The new Directorate of Digital Innovation is to accelerate the CIA’s development of cyber-espionage capabilities
The US’ Central Intelligence Agency (CIA) plans to introduce a “Directorate of Digital Innovation” as part of one of the biggest reorganisations in its nearly 70-year existence, according to a plan announced by CIA director John Brennan.
The new directorate, which will have equal status with four other well-established directorates that govern areas including field operations and intelligence analysis, is intended to help the agency keep up with the technological pace of change, officials said.
It will be responsible for “accelerating the integration of our digital and cyber capabilities across all of our mission areas”, as well as the career development of the agency’s digital experts and the standards of its digital operations, Brennan said in a message announcing the changes, sent to CIA staff on Friday.
“We must place our activities and operations in the digital domain at the very center of all our mission endeavors,” Brennan wrote.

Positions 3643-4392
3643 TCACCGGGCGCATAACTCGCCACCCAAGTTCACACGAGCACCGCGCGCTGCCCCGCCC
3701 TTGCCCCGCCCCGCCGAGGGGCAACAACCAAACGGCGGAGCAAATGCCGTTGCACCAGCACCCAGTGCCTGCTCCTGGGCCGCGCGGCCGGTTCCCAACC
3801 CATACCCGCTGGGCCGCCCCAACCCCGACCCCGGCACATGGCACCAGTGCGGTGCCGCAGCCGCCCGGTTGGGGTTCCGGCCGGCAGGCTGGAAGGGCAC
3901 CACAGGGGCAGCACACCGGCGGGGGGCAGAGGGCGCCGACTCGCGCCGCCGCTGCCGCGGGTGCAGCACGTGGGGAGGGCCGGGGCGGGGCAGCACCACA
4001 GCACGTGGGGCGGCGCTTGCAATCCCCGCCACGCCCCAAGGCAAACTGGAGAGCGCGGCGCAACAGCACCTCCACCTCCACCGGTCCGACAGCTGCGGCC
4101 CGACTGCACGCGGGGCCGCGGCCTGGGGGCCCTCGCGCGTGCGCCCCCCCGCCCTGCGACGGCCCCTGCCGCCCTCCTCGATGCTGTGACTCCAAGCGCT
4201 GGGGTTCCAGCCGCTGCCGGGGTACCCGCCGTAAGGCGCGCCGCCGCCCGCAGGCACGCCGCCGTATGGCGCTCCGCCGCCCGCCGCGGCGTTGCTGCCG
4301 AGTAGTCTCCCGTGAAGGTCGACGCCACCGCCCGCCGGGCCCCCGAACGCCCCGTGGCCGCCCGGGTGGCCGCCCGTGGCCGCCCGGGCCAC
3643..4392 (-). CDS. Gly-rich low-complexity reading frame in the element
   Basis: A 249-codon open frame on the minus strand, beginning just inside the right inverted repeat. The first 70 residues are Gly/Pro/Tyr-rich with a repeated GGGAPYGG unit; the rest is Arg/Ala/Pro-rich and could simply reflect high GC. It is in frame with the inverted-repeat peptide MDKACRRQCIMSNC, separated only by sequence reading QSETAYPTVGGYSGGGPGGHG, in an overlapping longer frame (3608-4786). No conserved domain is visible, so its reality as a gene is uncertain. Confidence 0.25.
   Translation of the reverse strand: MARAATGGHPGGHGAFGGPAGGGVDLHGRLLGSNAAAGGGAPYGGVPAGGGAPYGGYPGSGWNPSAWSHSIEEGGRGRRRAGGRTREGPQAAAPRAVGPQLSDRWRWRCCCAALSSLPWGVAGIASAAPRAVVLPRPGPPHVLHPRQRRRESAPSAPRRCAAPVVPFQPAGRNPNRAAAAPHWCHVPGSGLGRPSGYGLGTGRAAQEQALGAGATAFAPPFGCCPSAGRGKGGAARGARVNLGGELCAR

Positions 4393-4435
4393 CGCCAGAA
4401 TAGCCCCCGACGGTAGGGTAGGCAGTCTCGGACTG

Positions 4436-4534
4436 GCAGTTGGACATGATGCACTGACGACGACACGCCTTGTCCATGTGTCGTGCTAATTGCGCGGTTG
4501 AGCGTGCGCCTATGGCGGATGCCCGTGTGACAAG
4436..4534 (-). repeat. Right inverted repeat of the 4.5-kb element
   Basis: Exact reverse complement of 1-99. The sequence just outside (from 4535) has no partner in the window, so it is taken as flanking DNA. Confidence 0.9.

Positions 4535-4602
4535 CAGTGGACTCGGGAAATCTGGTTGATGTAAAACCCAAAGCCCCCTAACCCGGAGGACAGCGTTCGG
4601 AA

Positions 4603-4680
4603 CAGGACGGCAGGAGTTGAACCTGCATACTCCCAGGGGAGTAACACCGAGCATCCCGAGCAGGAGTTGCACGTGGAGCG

At a press briefing, he added that digital technologies have made the CIA’s task “more challenging”.
“What we need to do as an agency is make sure we’re able to understand all of the aspects of that digital environment,” he said.
The reorganisation will also see the introduction of ten “mission centres”, each covering a particular geographic area or theme, and intended to bring together capabilities from across all of the agency’s different directorates.
“Never has the need for the full and unfettered integration of our capabilities been greater,” Brennan wrote in the announcement.
Two of the CIA’s existing directorates, the Directorate of Science and Technology, which among other activities invents espionage tools, and the Directorate of Support, which handles administration and logistics, will retain their current names, while the Directorate of Intelligence will be renamed the “Directorate of Analysis”, and the National Clandestine Service will be renamed the “Directorate of Operations”, the designation it has had for most of the agency’s history.
Observers from the IT security industry remarked that the CIA’s added focus on digital espionage raises questions about the degree to which its activities overlap with those of the National Security Agency (NSA), which is responsible for monitoring and collecting communications data both in the US and abroad.
Ken Westin, senior security analyst at Oregon-based security software maker Tripwire, called for “proper oversight” to regulate the two agencies’ capabilities and techniques.
“Unfortunately very little information has been provided regarding how the powers of these agencies will be restricted and monitored for abuse, which is a critical factor the government needs to address in order for the American people to feel comfortable with these programmes,” he stated.
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